Life itself gives us the opportunity to learn. It gives us numerous lessons in love, kindness, and compassion. Let’s not forget the lessons in anger, hurt, and jealousy. No one ever said life was easy, and no one said life was going to be fair. I am pretty sure I have PTSD from when I was maybe 7 or 8 years of age. I told my parents it wasn’t fair, and I had to write that very sentence 100 times. Even typing it now feels wrong.
The NICU is an overwhelming place for any person. It is sensory overload in a place where calmness is supposed to bring healing — yet another one of the many lessons I’ve learned through my own life. However, if you ever find yourself in the NICU with your little one (or have a family member on the NICU journey) use this as a guide. Here are the eight things I learned in the NICU.
1. You will never be fully prepared.
In the days leading up to delivering my son, I was on bed rest and in the hospital. I was told I wasn’t allowed to leave until my son was born. During that time, teams of doctors, nurses, and respiratory therapists came into my room to discuss what I should expect and what their role would be in the operating room and with any follow-up care. They sat down and spent about 30 minutes each. They took their time and answered any questions I had. I felt confident that I had all the answers. I had a sense of security. It was just a ventilator. It’s just surgery. It’s just a few weeks. I can do this. I kept telling myself I could do this. But nothing prepared me for what I saw in the NICU.
2. You will be overwhelmed.
The hospital is supposed to be a place of healing and calmness. For anyone who has ever stayed in a hospital overnight knows that sleeping is simply impossible. You cannot find quiet. Alarms are going off, you roll over on the light switch remote, and maybe you have a team of doctors doing rounds on you in the middle of the night. The NICU is no different. You have alarms blaring, and the lights are dimmed most of the time, but the ones that remain on are bright — nearly rivaling the sun’s rays. It is cold, and your child is in a box (or a bassinet) with wires, tubes, and machines next to them. Everything you are feeling becomes multiplied.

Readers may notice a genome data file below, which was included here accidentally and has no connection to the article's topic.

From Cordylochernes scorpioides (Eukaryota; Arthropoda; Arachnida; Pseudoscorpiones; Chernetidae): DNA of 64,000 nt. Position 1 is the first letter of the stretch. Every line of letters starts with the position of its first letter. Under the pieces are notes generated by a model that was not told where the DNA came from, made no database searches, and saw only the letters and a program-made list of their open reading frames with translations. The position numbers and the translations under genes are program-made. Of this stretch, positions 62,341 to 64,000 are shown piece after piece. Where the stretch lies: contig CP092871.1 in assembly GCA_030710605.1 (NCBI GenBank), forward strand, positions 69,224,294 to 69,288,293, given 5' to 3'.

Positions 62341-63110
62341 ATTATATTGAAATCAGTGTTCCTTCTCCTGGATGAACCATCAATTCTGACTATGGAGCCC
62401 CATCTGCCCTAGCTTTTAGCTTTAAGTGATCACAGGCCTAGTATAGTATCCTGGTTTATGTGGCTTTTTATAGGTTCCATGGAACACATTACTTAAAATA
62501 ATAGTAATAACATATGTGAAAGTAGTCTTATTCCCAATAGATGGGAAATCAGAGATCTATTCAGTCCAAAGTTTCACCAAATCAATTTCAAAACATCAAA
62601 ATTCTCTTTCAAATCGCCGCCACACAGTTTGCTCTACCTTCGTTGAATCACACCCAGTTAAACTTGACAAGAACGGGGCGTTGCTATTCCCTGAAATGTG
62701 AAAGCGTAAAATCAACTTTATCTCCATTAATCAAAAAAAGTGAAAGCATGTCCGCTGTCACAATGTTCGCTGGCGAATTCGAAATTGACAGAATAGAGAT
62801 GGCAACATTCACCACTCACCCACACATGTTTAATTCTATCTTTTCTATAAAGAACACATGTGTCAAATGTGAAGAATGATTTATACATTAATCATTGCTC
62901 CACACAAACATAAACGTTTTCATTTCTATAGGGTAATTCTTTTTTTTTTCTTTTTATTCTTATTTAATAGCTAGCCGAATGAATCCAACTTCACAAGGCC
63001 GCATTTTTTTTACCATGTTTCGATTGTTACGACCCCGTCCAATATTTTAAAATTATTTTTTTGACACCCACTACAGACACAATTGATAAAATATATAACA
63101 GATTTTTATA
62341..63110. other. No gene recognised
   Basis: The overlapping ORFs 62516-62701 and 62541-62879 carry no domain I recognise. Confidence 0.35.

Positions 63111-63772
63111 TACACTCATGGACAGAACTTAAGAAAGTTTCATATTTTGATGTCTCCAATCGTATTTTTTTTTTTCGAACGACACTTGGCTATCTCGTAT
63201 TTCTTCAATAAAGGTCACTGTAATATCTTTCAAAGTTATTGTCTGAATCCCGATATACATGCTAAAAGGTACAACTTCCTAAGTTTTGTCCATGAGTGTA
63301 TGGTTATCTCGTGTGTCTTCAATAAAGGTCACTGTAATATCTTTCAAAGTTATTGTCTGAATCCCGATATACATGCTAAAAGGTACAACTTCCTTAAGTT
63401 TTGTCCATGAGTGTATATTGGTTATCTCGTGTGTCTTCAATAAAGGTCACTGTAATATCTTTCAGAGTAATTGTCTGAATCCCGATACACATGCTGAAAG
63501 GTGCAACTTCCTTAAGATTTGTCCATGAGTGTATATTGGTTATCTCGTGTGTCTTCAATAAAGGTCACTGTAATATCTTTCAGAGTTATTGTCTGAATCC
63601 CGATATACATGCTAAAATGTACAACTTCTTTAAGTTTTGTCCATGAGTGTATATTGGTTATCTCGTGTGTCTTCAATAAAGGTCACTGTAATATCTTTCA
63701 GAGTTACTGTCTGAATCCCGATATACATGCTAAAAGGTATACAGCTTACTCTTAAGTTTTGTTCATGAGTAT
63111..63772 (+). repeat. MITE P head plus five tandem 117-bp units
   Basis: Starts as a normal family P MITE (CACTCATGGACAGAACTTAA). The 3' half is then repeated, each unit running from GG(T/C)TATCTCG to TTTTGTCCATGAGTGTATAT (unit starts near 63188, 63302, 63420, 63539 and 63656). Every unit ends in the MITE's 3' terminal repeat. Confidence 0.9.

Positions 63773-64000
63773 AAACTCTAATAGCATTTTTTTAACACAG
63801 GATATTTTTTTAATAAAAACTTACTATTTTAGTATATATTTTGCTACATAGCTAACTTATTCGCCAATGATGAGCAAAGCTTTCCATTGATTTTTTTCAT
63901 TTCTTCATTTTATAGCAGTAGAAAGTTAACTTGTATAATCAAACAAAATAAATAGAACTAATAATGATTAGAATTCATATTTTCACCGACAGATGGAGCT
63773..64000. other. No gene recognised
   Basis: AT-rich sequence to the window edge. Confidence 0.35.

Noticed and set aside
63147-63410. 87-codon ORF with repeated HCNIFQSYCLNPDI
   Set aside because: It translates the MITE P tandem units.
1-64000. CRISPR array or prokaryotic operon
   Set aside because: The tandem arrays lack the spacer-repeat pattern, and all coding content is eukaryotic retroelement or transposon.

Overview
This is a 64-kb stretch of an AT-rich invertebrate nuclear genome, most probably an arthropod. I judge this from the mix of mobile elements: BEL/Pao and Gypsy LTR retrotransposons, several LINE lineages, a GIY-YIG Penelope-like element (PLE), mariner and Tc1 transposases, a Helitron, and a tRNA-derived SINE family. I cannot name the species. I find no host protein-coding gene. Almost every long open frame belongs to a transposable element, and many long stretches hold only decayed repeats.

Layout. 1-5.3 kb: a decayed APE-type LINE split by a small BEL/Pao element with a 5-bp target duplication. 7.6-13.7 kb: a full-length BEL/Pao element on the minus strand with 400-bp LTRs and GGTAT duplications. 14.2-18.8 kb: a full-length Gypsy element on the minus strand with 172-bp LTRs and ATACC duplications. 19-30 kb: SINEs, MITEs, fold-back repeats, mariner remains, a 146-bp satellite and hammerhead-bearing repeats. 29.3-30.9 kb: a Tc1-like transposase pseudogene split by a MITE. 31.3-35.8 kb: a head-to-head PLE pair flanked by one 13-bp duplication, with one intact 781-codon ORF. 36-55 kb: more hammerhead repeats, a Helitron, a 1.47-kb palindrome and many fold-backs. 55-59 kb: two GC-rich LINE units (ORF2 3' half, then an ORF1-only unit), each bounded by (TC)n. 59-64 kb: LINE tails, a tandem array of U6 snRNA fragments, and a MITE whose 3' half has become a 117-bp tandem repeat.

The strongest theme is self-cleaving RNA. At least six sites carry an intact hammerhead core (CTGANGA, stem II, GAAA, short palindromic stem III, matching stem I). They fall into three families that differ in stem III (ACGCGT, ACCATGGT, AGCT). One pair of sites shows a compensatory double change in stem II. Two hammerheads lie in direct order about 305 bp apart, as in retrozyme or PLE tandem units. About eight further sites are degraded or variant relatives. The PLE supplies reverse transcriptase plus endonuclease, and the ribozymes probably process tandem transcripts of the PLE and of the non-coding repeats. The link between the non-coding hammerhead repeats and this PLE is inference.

3. You will feel alone.
You know when you join a club — maybe a gym or a country club? You get a little “welcome” packet, and it tells you what exactly to expect. It tells you the amenities and the services offered. My favorite piece is when they say, “If you have any questions, please contact us.” For as much as I hate to admit this, the NICU is a club. It is one you never wanted to join. It is one you never expected to join. But you’re in. Our little brochure for the NICU club doesn’t have an, “If you have questions, please call.” You are alone. You feel alone. You feel isolated. You have no guidance. No service that takes the fear and pain away. No policies about “early checkouts.” You probably don’t have many friends or family who has experienced this, so there goes the tour guide so you don’t know how to process your feelings. You may not be able to articulate your fears and process the information you are given by the doctors. You may not know where to turn, and you might just be afraid to unload all of this on someone (hello, anxiety and fear of being a burden).
4. It is a rollercoaster.
There are good days in the NICU, and there are bad days in the NICU. One moment your child goes from taking 5mLs of breastmilk to aspirating on the very milk you just celebrated. One second your child is getting weaned off of high flow and moving to low flow, and when you come back from pumping, they may be back on the jet ventilator. Going back to the first thing I learned, you will never be prepared for what comes in the NICU. You will smile and cheer at one milestone and be crushed by a setback in a matter of minutes. You will be emotionally exhausted after being thrown around on the oldest, creakiest, wooden rollercoaster. It will whip your emotional range right out of its seat. So sit back, endure, and enjoy the ride.